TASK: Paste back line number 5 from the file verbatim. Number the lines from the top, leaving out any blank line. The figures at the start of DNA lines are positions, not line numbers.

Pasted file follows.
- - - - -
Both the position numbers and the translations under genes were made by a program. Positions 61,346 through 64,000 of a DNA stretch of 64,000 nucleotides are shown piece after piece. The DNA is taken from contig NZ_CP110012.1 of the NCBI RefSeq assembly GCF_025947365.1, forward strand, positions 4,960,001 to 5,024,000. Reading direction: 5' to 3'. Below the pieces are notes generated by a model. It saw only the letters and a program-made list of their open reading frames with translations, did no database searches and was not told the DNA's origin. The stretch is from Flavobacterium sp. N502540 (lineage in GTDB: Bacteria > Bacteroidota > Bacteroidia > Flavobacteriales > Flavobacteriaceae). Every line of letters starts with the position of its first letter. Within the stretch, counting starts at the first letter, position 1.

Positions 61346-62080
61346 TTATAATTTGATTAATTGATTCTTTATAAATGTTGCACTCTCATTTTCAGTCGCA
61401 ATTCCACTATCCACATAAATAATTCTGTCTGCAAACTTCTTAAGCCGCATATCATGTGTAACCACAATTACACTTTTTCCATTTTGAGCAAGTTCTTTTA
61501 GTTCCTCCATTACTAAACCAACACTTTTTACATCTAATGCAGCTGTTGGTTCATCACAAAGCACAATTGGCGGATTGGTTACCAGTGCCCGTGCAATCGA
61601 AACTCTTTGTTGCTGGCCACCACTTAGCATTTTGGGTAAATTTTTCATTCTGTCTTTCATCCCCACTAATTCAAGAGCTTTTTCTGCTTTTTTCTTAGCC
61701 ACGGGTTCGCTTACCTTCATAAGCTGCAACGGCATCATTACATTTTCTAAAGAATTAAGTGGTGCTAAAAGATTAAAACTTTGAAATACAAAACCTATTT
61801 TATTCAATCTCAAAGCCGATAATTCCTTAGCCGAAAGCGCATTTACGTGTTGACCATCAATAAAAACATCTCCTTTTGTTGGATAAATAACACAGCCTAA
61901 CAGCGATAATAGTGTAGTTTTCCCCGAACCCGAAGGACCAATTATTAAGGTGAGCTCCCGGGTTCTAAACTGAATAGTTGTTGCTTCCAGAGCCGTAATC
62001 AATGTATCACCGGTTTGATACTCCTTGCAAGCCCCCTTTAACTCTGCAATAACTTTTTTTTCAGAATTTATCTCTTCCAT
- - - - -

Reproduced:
61501 GTTCCTCCATTACTAAACCAACACTTTTTACATCTAATGCAGCTGTTGGTTCATCACAAAGCACAATTGGCGGATTGGTTACCAGTGCCCGTGCAATCGA